Current issues is another subject and will always recieve attention as they are ...well...current. they don't get outdated! However I am not keen on unleasing a monster with such open endedness as 'please feel free to share your views on *some sensitive (non) issue*'.
Where there are numerous options, indecision is paramount, hence the random rants about seemingly random things.
THE question, at the end of every day is 'What do I write about'. Should it be something that my 'readers' (I have readers now?!) care about or something I would rather they cared about, or alternatively (and this is the easier option) something I care about. More often than not I choose the last option and the eternal struggle is to make something I care about sound so worth caring for that the reader, by the end of the blog, cares about it too.
Here's to success!

Monday, June 05, 2006


Sometimes people do things that leave you at a loss for words. Now I cannot personally say that I have had this experience several times. I can spring in my two-cents to anyone at any given time without thinking twice about it. But every once in a while someone does something - so thoughtful and nice that I am at a loss for words. Honestly only unadulterated kindness can leave me tongue-tied. I have never been big on self-confidence, I dont possess it in any reasonable quantity and I dont inspire it in the masses, as it were. However, there have been instances in my life that have made me sit up and take notice - of myself! Generally I am of the notion that my life makes not an ounce of difference to more than a handful, and those handful I can explain myself to, hence I can continue with the general air that by simple statistics my life makes no difference to the person next to me (almost 99 out of 100 times!).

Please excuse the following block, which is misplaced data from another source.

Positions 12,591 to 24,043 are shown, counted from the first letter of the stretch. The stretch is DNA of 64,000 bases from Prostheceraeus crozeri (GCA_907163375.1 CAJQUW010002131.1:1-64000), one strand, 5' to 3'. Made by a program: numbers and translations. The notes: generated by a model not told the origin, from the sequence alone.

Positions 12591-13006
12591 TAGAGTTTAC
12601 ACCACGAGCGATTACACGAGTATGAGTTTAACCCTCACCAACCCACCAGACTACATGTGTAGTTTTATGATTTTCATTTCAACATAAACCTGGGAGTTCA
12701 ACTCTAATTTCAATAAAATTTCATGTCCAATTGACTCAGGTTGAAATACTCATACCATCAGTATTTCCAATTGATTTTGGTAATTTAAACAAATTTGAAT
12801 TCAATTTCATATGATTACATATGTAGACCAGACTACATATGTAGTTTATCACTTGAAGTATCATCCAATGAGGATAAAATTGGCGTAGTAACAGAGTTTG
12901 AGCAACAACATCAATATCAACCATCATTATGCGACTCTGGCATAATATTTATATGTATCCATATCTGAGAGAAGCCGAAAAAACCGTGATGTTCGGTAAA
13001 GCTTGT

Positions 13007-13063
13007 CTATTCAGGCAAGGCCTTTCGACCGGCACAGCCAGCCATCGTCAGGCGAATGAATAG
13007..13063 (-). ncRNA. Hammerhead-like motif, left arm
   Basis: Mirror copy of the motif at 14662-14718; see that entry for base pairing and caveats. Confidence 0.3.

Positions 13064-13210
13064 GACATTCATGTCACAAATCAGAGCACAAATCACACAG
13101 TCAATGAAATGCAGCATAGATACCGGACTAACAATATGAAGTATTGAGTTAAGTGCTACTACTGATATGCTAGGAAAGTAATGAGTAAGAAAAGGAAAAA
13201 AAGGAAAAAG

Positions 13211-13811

Even so, as I mentioned in my previous rant (about tools building life and such) I try (strive even!) to be a nice person and thanks to several people today I know I have succeeded.
So basically this is a THANK YOU! blog - to everyone who has made a difference and although I would love to gush like I've just won Miss. Universe, with a bouquet in my hands and a crown on my head and start thanking this lot - Im going to do something a lot more from the heart.
Im going to put it in black and white (words!!) - THANK YOU!

Monday, May 29, 2006

Rainy days and Mondays always get me down.....

Another blog title that has nothing to do with the actual content of this blog (just happened to hear the Carpenters on TV yesterday!).
I dislike grocery shopping - I am bad at it and I lack the inherent skills required to make complex decisions such as "what vegetables should I buy". Of course this stems from a deep rooted fear of decision making and also from the fact that I can always count on somebody else to make decisions for me. Only the seemingly insignificant ones though - other major life decisions like "I dont want to go to work today because I can pass off my countenance as slightly indisposed", I make myself.